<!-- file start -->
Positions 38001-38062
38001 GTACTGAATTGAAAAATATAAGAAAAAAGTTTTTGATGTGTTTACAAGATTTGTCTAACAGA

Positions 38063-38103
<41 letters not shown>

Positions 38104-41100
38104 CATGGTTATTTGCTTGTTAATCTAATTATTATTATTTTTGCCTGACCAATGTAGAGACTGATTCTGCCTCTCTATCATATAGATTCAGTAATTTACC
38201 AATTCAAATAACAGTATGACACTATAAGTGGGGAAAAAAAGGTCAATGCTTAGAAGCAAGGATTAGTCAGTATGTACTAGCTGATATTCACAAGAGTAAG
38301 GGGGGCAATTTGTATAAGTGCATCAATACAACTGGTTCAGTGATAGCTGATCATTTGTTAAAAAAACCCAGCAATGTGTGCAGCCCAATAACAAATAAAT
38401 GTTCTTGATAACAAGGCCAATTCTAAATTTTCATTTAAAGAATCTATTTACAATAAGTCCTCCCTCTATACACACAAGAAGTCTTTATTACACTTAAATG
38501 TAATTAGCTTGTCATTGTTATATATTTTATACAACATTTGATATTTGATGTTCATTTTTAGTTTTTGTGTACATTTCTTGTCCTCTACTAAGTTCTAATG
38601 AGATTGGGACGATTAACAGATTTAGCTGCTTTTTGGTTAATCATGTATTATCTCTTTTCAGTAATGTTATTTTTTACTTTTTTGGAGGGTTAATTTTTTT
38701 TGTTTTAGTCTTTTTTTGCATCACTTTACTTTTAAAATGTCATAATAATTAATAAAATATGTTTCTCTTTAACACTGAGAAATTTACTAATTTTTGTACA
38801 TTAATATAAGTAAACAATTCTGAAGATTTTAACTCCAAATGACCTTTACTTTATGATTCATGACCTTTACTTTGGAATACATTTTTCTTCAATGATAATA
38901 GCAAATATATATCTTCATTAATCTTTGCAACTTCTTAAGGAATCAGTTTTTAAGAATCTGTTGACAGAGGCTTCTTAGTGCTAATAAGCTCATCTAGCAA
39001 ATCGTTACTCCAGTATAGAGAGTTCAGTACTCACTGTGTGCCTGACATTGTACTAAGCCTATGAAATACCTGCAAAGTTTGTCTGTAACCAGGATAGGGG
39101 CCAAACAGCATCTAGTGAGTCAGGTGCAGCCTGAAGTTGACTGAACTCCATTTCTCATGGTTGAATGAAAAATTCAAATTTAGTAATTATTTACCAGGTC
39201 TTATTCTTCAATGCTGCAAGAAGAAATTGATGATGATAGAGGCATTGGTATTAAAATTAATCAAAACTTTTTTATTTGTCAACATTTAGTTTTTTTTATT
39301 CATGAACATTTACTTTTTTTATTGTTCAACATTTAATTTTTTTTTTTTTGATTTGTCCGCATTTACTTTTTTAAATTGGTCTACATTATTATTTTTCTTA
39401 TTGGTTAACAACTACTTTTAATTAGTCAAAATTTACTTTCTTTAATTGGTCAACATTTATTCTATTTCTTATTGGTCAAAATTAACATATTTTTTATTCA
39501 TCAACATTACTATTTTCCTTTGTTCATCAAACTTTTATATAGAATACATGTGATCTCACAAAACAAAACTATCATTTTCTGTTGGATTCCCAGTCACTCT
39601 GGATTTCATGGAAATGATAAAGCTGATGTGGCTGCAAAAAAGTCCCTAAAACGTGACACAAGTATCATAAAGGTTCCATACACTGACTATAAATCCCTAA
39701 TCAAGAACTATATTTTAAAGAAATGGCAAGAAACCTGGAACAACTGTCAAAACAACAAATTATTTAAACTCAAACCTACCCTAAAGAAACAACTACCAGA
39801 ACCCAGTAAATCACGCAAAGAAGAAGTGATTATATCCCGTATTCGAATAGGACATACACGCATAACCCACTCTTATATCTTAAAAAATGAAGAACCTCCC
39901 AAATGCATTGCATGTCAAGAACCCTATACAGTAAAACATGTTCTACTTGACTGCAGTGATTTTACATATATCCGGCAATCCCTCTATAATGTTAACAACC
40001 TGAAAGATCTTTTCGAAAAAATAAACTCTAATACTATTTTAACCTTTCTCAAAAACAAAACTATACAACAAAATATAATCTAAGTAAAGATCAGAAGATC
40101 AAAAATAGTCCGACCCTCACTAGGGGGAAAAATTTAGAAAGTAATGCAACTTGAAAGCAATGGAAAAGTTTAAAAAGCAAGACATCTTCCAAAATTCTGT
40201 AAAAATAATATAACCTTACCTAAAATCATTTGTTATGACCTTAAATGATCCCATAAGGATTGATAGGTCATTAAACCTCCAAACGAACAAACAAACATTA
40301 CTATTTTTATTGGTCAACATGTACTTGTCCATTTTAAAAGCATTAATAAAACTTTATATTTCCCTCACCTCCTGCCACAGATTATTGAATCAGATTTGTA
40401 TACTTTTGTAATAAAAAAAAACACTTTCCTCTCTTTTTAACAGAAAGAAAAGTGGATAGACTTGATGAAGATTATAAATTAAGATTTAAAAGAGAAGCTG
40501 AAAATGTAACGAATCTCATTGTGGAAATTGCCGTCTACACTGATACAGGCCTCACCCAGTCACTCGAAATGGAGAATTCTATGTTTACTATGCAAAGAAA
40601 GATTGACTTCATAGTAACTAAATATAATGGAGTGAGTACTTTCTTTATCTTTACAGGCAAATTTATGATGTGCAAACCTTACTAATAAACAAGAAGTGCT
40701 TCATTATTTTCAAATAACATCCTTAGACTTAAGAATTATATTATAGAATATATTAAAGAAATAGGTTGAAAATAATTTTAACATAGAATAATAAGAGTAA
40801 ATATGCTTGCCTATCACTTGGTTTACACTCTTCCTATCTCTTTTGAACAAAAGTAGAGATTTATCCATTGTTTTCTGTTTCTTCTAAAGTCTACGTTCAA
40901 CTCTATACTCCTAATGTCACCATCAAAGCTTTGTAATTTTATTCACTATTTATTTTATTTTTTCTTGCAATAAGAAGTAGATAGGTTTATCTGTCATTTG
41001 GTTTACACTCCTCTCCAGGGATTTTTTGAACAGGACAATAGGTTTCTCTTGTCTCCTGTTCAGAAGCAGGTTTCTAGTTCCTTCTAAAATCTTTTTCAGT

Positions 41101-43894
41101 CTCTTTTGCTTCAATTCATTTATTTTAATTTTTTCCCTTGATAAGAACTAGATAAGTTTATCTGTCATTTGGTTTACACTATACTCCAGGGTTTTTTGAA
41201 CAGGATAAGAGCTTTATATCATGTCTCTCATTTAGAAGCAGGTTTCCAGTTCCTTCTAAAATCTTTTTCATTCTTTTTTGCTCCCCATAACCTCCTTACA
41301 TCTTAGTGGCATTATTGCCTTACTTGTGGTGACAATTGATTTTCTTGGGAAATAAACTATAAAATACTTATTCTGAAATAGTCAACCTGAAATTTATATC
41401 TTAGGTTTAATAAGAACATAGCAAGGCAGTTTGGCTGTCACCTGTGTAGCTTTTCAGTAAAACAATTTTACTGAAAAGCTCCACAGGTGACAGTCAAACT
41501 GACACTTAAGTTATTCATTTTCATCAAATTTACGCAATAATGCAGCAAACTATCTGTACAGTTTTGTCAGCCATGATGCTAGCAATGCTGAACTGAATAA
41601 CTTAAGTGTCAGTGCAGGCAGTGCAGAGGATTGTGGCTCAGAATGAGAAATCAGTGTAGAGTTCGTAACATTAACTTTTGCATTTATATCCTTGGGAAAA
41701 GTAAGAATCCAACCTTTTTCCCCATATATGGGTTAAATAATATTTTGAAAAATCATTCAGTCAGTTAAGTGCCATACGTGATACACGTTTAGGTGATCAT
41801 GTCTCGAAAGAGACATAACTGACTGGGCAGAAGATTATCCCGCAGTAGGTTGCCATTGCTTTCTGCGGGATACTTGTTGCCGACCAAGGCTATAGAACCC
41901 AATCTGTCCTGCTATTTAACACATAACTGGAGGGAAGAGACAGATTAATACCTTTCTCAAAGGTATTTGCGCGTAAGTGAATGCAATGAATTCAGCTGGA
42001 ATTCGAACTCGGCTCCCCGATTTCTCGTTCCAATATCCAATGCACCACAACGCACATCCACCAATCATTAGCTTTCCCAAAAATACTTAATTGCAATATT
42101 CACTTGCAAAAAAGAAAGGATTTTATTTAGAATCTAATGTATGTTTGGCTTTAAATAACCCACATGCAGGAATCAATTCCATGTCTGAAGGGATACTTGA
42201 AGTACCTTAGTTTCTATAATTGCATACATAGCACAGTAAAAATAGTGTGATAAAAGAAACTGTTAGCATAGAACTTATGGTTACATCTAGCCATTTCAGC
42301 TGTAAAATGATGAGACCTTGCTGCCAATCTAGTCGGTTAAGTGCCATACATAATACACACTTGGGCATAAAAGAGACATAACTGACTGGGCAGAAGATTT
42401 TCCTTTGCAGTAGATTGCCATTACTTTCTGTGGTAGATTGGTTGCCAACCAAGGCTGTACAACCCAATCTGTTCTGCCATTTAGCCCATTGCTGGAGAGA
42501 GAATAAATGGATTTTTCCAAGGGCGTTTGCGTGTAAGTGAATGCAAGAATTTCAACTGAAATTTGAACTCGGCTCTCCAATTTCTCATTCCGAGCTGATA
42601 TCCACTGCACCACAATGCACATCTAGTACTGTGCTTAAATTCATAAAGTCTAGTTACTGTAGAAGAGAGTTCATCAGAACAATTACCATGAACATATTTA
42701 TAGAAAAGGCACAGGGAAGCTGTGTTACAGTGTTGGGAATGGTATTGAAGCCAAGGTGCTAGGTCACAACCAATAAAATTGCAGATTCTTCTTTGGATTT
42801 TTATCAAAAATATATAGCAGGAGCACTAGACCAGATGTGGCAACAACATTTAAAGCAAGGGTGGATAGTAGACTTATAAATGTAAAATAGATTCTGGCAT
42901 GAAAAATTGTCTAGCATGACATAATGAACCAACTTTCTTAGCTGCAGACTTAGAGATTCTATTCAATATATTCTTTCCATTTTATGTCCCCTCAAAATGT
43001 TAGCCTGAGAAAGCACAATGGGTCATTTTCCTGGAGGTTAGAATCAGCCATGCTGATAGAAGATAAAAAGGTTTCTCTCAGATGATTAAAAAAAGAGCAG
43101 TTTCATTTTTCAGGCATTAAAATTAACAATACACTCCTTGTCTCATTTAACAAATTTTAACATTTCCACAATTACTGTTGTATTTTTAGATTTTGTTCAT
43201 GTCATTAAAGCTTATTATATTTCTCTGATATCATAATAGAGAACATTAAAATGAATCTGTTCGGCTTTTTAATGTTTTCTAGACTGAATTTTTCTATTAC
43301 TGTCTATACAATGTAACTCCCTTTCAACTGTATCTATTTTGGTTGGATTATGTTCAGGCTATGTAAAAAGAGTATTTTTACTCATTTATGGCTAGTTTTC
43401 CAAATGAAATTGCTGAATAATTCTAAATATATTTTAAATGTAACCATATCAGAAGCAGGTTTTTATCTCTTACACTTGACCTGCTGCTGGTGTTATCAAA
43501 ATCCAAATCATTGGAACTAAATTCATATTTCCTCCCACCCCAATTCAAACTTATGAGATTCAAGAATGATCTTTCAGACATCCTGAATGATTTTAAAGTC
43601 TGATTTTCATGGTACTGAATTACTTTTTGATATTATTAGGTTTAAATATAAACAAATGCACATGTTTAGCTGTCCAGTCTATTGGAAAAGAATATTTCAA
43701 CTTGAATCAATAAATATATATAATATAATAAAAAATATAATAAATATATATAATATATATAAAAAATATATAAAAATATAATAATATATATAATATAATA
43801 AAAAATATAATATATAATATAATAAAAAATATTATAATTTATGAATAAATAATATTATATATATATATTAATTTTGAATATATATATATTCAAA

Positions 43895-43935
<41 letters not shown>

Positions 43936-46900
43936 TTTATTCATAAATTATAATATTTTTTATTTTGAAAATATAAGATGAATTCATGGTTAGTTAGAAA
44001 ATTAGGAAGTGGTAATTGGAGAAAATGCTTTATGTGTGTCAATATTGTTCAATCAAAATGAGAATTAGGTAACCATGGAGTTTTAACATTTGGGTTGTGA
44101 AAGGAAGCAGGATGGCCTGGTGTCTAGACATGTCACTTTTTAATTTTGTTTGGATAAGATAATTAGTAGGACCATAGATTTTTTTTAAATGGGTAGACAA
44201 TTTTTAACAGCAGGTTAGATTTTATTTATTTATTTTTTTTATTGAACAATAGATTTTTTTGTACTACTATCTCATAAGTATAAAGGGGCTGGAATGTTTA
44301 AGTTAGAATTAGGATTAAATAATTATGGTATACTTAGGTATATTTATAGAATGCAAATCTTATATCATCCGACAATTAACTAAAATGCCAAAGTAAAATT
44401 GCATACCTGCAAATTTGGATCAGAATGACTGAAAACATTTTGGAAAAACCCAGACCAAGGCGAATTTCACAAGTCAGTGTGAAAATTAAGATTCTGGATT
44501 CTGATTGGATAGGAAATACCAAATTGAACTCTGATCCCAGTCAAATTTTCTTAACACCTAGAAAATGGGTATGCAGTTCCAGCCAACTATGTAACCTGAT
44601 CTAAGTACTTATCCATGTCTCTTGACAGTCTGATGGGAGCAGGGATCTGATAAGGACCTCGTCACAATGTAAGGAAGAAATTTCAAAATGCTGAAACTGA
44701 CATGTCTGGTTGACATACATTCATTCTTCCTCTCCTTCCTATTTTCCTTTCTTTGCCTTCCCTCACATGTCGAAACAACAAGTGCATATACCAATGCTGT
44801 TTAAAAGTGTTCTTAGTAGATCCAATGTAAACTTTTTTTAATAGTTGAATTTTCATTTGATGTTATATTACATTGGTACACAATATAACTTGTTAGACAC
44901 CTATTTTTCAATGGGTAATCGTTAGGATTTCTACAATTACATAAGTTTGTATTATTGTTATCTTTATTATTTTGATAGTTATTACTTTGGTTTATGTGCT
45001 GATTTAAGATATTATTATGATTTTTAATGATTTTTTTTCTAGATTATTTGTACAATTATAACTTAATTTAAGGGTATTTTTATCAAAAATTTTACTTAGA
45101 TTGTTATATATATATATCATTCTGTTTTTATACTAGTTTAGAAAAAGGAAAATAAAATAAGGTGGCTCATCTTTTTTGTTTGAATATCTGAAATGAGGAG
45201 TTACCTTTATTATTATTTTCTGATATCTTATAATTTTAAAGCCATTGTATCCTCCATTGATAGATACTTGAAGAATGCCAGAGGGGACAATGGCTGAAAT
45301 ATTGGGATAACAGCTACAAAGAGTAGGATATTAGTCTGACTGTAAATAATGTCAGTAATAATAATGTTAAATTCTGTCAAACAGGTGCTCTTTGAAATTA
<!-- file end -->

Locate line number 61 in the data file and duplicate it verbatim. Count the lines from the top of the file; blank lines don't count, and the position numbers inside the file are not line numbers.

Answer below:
43501 ATCCAAATCATTGGAACTAAATTCATATTTCCTCCCACCCCAATTCAAACTTATGAGATTCAAGAATGATCTTTCAGACATCCTGAATGATTTTAAAGTC